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reply to post by daskakik
 


Somalia never had freedom. It was not out of freedom that the system of defacto clans and warlords sprung up. These entities had been around and were always looking to gain more control. When the government fell it took little time for them to assert themselves as the new authority over their regions. Simply having no government does not mean freedom for the individual and this is not what I am claiming.

Your argument is that of a utilitarian, we should pursue means solely on the basis of helping the most number of people or which leads to the most prosperity. While my appeal to you may of been similar, it is not my basis for a free market argument. My basis is it is the only moral system. The only system which claims absolute non-contradictory freedom for the individual. Meaning that simply a prosperous end is not enough to justify the means taken.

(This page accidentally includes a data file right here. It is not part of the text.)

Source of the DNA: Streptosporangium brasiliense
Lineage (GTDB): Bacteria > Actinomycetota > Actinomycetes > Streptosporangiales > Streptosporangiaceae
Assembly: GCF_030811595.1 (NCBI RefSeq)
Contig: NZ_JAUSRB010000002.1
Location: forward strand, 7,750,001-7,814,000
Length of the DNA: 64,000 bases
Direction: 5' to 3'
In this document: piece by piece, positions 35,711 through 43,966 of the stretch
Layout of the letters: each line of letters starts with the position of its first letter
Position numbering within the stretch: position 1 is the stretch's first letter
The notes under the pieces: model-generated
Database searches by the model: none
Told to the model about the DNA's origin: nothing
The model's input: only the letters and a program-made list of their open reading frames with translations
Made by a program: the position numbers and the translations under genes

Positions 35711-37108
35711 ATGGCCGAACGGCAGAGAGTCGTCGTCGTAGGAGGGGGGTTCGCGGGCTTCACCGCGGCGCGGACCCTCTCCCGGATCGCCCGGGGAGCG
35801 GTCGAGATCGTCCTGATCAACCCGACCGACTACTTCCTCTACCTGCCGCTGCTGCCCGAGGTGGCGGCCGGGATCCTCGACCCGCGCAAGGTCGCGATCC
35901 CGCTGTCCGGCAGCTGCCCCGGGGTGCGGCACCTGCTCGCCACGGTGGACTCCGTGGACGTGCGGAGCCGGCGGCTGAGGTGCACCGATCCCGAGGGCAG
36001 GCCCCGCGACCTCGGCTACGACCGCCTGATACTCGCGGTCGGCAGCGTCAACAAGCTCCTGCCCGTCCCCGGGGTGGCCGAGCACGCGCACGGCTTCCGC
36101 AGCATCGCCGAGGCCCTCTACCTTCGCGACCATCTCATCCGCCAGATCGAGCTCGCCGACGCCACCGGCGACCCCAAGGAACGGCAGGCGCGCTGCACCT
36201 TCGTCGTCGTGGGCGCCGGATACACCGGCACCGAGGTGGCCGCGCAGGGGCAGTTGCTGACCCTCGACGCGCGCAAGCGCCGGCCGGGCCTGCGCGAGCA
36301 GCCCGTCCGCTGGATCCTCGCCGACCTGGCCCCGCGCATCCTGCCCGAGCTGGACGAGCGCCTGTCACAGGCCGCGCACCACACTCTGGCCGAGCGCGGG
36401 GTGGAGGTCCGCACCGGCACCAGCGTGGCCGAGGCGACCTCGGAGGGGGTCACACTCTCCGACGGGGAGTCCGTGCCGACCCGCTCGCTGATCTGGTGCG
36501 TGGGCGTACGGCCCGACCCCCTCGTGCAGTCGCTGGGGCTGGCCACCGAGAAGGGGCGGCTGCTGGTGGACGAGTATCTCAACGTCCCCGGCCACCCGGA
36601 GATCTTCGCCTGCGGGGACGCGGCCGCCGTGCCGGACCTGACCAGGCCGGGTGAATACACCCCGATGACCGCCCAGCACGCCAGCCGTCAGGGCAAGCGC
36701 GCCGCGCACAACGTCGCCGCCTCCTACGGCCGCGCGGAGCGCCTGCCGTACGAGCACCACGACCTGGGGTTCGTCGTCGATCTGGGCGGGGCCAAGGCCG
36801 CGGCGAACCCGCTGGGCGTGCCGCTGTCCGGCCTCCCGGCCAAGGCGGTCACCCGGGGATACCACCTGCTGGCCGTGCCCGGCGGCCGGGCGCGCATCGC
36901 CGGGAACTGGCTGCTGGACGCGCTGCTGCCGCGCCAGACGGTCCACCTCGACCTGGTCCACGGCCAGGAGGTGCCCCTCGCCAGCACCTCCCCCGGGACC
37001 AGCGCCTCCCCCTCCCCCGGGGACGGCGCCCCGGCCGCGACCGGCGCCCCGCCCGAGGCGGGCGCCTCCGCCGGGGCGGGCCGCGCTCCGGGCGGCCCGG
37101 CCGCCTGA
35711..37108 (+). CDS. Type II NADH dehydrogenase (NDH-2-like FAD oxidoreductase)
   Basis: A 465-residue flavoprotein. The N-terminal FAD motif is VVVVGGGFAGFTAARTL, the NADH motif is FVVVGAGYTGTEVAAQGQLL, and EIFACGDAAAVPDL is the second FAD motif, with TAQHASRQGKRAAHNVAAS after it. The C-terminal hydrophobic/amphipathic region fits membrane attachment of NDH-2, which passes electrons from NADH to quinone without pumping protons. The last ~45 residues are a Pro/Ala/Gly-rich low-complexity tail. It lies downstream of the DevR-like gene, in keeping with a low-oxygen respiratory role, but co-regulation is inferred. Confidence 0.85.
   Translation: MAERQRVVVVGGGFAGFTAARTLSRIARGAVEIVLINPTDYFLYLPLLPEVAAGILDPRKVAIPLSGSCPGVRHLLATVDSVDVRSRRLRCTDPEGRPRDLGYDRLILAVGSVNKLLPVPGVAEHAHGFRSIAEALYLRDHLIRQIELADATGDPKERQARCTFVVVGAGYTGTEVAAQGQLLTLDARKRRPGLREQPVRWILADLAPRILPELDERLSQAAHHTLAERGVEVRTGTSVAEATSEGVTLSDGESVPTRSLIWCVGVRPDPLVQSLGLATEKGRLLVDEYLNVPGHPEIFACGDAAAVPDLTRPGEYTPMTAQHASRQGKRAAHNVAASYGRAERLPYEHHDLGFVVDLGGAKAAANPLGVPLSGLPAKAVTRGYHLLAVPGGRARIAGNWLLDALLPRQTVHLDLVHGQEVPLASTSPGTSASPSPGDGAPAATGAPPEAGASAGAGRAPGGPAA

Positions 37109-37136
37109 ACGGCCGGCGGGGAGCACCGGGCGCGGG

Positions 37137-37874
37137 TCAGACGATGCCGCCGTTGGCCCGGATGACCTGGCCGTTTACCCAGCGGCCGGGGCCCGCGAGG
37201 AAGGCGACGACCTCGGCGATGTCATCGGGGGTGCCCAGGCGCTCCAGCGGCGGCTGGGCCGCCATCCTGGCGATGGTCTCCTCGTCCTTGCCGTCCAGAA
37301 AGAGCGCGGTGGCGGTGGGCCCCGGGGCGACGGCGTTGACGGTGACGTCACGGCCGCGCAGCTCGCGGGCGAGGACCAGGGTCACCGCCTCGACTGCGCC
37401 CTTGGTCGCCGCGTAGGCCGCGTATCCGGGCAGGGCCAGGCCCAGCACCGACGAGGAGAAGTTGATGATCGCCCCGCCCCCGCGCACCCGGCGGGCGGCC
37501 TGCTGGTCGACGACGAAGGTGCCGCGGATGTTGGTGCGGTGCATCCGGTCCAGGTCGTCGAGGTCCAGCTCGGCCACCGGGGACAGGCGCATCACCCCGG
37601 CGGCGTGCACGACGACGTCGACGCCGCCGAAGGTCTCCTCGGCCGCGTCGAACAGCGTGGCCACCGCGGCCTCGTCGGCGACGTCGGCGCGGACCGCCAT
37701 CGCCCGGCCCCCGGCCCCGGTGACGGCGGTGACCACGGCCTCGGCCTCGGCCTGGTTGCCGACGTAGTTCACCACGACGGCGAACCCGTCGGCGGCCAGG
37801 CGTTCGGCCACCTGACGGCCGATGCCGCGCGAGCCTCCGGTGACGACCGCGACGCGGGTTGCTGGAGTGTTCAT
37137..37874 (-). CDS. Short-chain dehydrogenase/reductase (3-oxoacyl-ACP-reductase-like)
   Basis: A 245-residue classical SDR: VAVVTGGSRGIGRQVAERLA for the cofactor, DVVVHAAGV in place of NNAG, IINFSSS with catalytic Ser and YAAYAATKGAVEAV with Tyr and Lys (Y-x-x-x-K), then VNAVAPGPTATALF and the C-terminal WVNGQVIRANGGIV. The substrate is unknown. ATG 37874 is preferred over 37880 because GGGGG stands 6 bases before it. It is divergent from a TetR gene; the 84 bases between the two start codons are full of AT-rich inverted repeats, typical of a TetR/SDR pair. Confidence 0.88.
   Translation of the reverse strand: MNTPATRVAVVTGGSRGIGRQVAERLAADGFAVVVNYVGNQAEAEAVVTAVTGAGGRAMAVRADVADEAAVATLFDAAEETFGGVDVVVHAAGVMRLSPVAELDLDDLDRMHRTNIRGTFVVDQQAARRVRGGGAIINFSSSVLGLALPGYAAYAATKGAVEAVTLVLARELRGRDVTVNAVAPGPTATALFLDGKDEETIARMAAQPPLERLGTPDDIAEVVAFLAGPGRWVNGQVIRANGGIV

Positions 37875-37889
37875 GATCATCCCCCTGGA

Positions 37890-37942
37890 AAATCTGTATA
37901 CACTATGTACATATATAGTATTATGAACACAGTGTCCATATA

I will concede that freedom of the individual is no guarantee for prosperity, but I think it the ideology which offers the best chance at it.

When a group of people are "given" more authority than other individuals, I believe it is nearly impossible to keep this in check. History shows there is a natural tendency to claim superiority when in this position and expand on that basis. In order to eliminate such situations the individual must be able to claim sovereignty with no infringements deemed morally acceptable. For it is under this cover of "morally accepted" violations against the individual that a group is able to expand its functions without mass objection.